Rather, I take a view similar to that of Gartner, the global research firm. The latest edition of their Hype Cycle report rightly places the Cloud at the 'peak of inflated expectations', and it soon will have its 'Trough of disillusionment' I suspect. Meanwhile I think the Grid is past this phase and somewhere on the 'Slope of Enlightenment', close to where Gartner place Service Orientated Architectures.
With the impending data-taking from the Large Hadron Collider at CERN, at least the ARC and gLite middlewares are going to be in daily production use for global scientific collaborations. This is not business use of course, but this is an area where the Grid will be used in anger, and one cannot drop a cloud solution in instead. This is not to say Clouds are not very powerful tools, but exactly what they are is still in flux. This was also noticeable at the Grids and Clouds session earlier in the week, where most of the talks were more about virtualisation than the Cloud as seen in the outside world. The exceptions was BalticCloud who are Grid people experimenting with systems like Hadoop and Eucalyptus - very much core Cloud technologies.
In many ways I saw the same in the Grid world back in 2004 - when it was hard to get people to agree to a definition of a Grid. These discussions were not exactly definitively settled but in the following five years, real Grid implementation superseded academic definitions, and now a Grid is the thing you see deployed all over Europe in both the academic and business communities. My guess is that Clouds will go in a similar direction, though I find it very interesting that the Cloud, at least in the general consciousness, seems to grow out of a commercial product sold by Amazon rather than from an academic idea. This may well mean that the Cloud follows a different development path, but it will take some time to be able to understand what is hype and what is real use.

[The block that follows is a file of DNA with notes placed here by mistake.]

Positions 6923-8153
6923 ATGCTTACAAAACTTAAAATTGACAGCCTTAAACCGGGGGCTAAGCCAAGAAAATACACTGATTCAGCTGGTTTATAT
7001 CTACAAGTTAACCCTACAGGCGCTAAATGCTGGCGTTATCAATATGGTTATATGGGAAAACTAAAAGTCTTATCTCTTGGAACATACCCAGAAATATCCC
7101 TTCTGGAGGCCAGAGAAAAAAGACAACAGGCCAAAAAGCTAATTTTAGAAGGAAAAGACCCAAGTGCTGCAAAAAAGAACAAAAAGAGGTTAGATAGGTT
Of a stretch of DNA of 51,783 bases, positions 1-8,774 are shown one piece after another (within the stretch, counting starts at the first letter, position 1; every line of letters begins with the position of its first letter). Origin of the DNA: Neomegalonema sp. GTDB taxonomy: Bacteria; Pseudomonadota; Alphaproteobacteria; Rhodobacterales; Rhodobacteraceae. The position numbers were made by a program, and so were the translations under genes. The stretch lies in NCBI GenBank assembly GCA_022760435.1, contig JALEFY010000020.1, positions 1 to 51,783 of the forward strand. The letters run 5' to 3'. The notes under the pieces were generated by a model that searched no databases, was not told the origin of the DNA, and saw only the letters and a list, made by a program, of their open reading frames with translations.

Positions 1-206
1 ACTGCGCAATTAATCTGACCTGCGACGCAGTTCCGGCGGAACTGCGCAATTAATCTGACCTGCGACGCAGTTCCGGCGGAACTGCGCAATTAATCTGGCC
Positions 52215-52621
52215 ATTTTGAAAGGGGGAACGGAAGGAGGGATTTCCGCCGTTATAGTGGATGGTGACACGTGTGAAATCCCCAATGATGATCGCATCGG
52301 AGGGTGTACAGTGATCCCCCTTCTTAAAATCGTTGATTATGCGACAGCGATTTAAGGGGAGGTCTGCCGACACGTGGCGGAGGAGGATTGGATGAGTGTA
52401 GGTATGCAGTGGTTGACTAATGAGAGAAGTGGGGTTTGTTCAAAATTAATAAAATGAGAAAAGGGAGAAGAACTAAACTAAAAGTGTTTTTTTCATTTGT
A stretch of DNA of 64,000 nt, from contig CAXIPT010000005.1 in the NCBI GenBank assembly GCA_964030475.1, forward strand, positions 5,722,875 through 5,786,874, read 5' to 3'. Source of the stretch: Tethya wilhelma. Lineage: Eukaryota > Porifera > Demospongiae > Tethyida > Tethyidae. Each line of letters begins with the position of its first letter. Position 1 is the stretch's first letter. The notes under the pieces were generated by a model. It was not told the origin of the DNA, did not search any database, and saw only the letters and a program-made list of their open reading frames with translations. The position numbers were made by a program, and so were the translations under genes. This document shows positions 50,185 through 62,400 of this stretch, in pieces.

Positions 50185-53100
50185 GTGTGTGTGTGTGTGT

My guess is that the Grid and the Cloud will end up complementing rather than competing with one another. I have a hunch that they may become different parts of a spectrum of distributed computing technologies that serve a variety of academic and commercial demands. Until then, like many of my fellow delegates at EGEE'09, I will be keeping an eye on both.